The use of chatbots in the customer care space is a hot topic for contact center leaders. Chatbots are an essential AI program that contact centers are utilizing for simple customer tasks and knowledgebases. According to IBM, bots can respond to around 80 percent of routine interactions, allowing associates to tackle complex and emotive questions. But organizations need to understand the consequences of bot technology before implementing it head on.
A Customer Contact Week (CCW) report, “The State of Chatbots” by Brian Cantor, outlined the dangers of applying bots without consideration and the questions organizations need to ask before implementing chatbot programs. Here are three key lessons we took from this report.
Lesson #1: Don’t rush
As more organizations use AI technology, many leaders believe it’s progressive to have chatbots on deck. But rushing bot technology just because it’s the shiny object can be reckless and irresponsible.
Cantor explained that chatbots do not automatically ensure a functional and seamless customer service environment. A faulty chatbot can poorly communicate and provide irrelevant information. This can completely contradict the whole point of bot’s capabilities to provide automated, 24/7 self-service for simple tasks, instead becoming a frustrating obstacle for users. Consider the level of discomfort customers are going through when they are reaching customer service, if a bot operates poorly that easy request for store hours can become a frustrating experience.
The report urged contact centers to listen closely to skeptics of bot technology. Yes, it is difficult to go against what is popular in the tech space, but listening to those who fully understand bot technology and their applications may help prevent many of the common mistakes these tools face, such as customer dead ends, lack of knowledge, and misunderstanding of requests. It’s not most important to be the first contact center to use chatbots; it’s most important to be one of the first to use them correctly.
Lesson #2: Place bots in the right spot
Contact centers need to understand a bot’s purpose and the value it creates in everyday interactions. Today’s customers seek help on the channels they want, when they want, as evident with Messenger apps and social media chat. When tech-savvy people scroll for help, the bot needs to be placed in the most effective and useful channels.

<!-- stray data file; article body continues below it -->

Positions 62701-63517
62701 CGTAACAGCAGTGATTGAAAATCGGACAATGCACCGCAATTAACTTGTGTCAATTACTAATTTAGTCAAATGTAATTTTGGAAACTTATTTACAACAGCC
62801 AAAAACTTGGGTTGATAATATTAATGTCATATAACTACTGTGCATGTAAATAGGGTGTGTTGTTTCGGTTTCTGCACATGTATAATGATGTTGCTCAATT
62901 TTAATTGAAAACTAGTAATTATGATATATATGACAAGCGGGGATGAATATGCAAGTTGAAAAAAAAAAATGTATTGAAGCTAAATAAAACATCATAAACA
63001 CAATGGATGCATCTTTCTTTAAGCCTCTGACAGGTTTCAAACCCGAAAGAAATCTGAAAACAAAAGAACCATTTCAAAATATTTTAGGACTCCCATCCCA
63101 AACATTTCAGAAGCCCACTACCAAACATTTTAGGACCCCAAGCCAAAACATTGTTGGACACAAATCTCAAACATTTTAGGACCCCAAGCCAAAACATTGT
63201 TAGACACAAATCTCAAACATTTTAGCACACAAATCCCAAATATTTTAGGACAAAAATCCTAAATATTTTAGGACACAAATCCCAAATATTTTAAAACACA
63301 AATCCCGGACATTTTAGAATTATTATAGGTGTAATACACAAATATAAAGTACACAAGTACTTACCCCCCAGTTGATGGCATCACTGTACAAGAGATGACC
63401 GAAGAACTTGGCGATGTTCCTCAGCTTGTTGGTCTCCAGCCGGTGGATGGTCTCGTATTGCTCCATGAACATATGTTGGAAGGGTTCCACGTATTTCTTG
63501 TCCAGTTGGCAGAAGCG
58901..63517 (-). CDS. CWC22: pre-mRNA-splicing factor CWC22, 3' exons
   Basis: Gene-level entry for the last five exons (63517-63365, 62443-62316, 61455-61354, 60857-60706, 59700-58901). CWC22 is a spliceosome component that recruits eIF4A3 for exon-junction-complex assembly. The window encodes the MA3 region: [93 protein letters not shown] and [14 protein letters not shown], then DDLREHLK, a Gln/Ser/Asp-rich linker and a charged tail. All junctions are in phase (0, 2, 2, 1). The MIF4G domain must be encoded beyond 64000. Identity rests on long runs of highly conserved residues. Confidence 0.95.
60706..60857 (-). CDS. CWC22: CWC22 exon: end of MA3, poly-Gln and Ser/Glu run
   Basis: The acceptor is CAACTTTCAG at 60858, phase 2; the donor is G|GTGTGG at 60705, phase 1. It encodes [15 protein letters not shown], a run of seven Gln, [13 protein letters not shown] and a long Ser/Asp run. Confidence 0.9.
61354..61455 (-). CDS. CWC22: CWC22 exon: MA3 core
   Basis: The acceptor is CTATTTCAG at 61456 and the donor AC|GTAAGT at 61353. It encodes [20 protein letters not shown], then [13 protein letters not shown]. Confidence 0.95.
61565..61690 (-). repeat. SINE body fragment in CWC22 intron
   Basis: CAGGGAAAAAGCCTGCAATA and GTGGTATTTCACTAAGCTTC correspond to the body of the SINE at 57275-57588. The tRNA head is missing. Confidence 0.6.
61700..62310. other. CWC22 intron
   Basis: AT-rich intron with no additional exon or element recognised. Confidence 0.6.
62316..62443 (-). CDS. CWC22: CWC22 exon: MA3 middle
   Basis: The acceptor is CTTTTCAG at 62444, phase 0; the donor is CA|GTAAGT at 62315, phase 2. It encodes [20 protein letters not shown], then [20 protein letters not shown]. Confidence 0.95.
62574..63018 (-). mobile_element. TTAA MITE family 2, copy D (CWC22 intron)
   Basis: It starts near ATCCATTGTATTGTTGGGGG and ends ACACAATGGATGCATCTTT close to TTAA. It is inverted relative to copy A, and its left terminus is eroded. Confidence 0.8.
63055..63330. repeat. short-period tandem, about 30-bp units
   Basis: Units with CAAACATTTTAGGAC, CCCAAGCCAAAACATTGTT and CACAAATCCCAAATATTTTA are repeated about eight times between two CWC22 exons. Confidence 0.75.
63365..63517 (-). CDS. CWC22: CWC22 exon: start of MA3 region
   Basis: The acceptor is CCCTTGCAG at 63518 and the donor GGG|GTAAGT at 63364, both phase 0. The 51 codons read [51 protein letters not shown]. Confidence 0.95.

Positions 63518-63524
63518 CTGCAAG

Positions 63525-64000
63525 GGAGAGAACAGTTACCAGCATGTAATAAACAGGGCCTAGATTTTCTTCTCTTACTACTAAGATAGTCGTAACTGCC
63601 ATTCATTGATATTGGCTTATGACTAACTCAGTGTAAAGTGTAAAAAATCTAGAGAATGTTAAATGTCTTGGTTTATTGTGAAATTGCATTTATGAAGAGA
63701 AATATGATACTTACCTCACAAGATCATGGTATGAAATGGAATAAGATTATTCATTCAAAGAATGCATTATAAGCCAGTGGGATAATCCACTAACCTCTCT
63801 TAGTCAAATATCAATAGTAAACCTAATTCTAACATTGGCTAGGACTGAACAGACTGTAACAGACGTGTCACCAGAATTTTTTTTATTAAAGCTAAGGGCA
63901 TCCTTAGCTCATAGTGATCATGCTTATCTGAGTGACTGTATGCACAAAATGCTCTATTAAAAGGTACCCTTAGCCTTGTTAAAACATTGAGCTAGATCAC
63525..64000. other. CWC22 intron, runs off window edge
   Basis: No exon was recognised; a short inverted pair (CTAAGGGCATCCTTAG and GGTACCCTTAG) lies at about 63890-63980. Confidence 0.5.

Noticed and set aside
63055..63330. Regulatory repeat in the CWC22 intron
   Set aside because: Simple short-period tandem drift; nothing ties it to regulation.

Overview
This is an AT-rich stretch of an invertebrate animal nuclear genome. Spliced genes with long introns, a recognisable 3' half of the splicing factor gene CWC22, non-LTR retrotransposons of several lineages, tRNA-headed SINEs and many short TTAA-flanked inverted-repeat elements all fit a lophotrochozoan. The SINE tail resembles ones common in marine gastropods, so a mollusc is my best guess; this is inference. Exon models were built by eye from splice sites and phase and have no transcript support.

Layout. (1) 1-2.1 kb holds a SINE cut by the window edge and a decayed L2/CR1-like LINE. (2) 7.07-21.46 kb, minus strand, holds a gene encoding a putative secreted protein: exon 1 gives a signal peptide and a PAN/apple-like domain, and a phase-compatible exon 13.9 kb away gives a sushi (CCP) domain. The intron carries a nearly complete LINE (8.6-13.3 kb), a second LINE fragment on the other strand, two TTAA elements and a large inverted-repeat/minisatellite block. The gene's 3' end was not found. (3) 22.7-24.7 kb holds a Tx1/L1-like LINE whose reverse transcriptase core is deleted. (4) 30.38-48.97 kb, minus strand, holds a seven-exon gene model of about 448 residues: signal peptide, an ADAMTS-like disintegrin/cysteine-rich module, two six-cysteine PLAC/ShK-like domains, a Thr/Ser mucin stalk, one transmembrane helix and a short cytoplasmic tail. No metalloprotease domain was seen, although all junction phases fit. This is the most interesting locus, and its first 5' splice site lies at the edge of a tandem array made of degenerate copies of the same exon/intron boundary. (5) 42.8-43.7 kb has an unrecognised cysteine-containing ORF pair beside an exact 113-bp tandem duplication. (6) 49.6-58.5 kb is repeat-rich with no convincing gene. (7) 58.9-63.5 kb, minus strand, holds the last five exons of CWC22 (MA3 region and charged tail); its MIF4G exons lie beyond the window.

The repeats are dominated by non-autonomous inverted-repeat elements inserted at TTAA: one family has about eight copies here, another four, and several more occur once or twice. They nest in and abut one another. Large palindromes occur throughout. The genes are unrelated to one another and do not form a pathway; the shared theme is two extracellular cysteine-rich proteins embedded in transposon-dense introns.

But the report stated that bots are usually siloed in live chat or messaging without any relevance beyond self-service. This creates a disconnect for live associates and doesn’t ensure a smooth transition to them. Starting a queue with a bot then having to restate the problem over again to a live associate is frustrating. This can stem from companies who internally make the decision of where to place the bots instead of listening to the voice of the customer.
Cantor suggested that contact centers run a “customer centricity test” on their bots to analyze if AI on this channel makes sense. That means reconsidering if the bot can handle the complexity of the questions asked, if the conversation is natural, and if it provides the right kind of personalization for the task. Contact centers do not need to throw a bot at every issue. They should consider the right bot for the right job. Chatbots cannot be a vanity project, it needs to have substance, Cantor said.
Lesson #3: Think of the people
When implementing chatbots, leaders need to consider not only how they will affect the customer experience, but also the associate experience. Poorly designed chatbots create bad experiences that end up on a human associate’s front door. This can place them in an unfair position where the customer may already be annoyed from his or her failed bot interaction.
Remember, bots can never replicate the empathy and care needed for complex and often stressful customer issues. Instead, place a bot to solve simple tasks, and use people take care of the more valuable interactions. Leaving too many issues on a bot’s plate can over-complicate things and make its implication into certain areas useless.
The report urged readers to reconsider the bot’s relationship with humans. Bots can take a step back and become internal workers within a contact center by using AI to assist humans with internal processes and updating data and knowledgebases. It doesn’t have always be customer facing.
In addition, consider how introducing bots will affect the workflow your associates already handle, establish a secure escalation between bots and humans, and train your workforce on how to handle poor bot experiences if the need arises.
Cantor’s report is not meant to discourage the use of chatbots. Instead it’s a call to action for contact centers to reconsider the repercussions of poor chatbot implications. Chatbot technology is far from perfect, but if used correctly it can be an invaluable customer experience tool.